Any herbal remedy or food that contains antioxidants can help repair your cells. Antioxidants destroy the toxins (free radicals) that age and damage the cells in our body prematurely. Because of the antioxidants in Echinacea, drinking Echinacea tea or taking a high-quality supplement can contribute to healthy cell growth in your body.
Echinacea is a good supplement for those that are seeking treatment for various types of cancer. Cancer treatments tend to weaken the immune system and kill off some of our healthy cells, so drinking Echinacea tea may help to counter some of those side effects.
Echinacea has also been studied (Trusted Source) as a treatment for cancer itself. The study concluded that Echinacea extracts slowed the growth of malevolent tumor cells, blocking the cancer’s ability to spread. Some might suggest that taking Echinacea is a good preventative measure for women with a family history of breast cancer. More research is needed to conclude that for sure.
5. Helps manage anxiety
Echinacea was tested (Trusted Source) as an anti-anxiety supplement and found to be effective. Echinacea extract helps regulate the synapses that aid communication between your body and brain. While it can’t turn off the “fear reflex” that people who have anxiety attacks experience, it can limit the physical effects of your fears and help you to feel calmer. Echinacea can be an excellent herb for those that battle with anxiety.
6. Lowers blood pressure
The research for Echinacea as a supplement to lower blood pressure is ongoing, but it’s also promising Trusted Source. It makes sense that an herb with high amounts of anti-inflammatory and antioxidant compounds could help blood pressure levels. Anxiety also plays into high blood pressure, so the effects of Echinacea contribute to controlling blood pressure in additional ways.
7. Reduces inflammation
Because of its clinically demonstrated (Trusted Source) anti-inflammatory properties, Echinacea has been suggested as a treatment for rheumatoid arthritis, ulcers, Crohn’s disease, and other conditions that are caused or worsened by inflammation. The biologically active compounds in Echinacea work with your body to keep its inflammation response down. This contributes to healing and relief for many inflammation-related issues.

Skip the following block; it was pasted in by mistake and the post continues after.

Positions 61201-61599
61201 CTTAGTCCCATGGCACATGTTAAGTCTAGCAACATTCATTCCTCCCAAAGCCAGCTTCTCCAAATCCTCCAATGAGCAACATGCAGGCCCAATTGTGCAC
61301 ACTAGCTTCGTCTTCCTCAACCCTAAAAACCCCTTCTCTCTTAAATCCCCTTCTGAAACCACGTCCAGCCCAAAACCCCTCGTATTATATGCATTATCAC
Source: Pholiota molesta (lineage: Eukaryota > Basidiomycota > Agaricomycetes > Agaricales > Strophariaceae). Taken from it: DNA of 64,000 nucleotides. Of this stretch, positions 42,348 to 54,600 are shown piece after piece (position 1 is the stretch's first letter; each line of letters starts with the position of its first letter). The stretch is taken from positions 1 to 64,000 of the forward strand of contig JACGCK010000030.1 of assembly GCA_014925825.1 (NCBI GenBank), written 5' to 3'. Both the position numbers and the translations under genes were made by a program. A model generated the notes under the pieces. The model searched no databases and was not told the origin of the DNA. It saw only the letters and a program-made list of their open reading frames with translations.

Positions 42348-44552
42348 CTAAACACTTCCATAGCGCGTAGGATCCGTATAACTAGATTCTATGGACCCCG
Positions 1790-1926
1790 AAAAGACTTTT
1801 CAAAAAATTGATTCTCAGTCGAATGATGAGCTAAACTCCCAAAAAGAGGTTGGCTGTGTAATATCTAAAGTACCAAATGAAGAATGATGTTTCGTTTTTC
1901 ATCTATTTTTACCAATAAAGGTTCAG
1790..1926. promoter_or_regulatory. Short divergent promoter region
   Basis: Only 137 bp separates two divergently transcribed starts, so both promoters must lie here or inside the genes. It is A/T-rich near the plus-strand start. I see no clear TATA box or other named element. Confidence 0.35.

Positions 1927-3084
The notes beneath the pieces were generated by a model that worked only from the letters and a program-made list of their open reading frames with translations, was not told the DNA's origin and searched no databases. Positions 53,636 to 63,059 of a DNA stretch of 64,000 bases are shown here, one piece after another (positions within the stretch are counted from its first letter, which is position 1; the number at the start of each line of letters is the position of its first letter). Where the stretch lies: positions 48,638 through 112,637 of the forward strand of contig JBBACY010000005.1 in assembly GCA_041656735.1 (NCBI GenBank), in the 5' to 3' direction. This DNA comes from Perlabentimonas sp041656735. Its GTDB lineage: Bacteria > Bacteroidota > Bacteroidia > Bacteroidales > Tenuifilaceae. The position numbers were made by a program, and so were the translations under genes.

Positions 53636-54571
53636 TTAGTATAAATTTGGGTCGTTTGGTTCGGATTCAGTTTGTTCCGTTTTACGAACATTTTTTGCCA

So, as we can see, echinacea may not be the “herb of the century, but it certainly has some amazing health benefits.
As with any medicine, herbal or a prescription from you medical doctor, there are side effects that may occur:
Potential side effects
Some people that take Echinacea do experience side effects (Trusted Source). The most common side effects are nausea and mild stomach pains. Some people are allergic to Echinacea. The benefits of drinking Echinacea tea don’t outweigh the risks of an allergic reaction for people with known allergies to the Echinacea plant. People with autoimmune diseases are discouraged from using Echinacea because Echinacea has such a strong effect on immune reactions.
It’s generally considered safe for children over the age of 2 to take Echinacea supplements and drink Echinacea teas, and studies (Trusted Source) have even been conducted on the efficacy of Echinacea in strengthening children’s immune systems. It’s also thought to be safe for pregnant women. If you’re nursing or pregnant, you should always consult with your medical professional.
Want to know if echinacea is good for you? Don’t be like Jane. Talk to a herbalist who can go into depth about your needs, medical history, lifestyle, and diet. You can always book an appointment with us at the New Mexico Herbal Clinic. We offer video conferencing with our professional herbalist during the current pandemic and can even ship herbal medicines right to your door!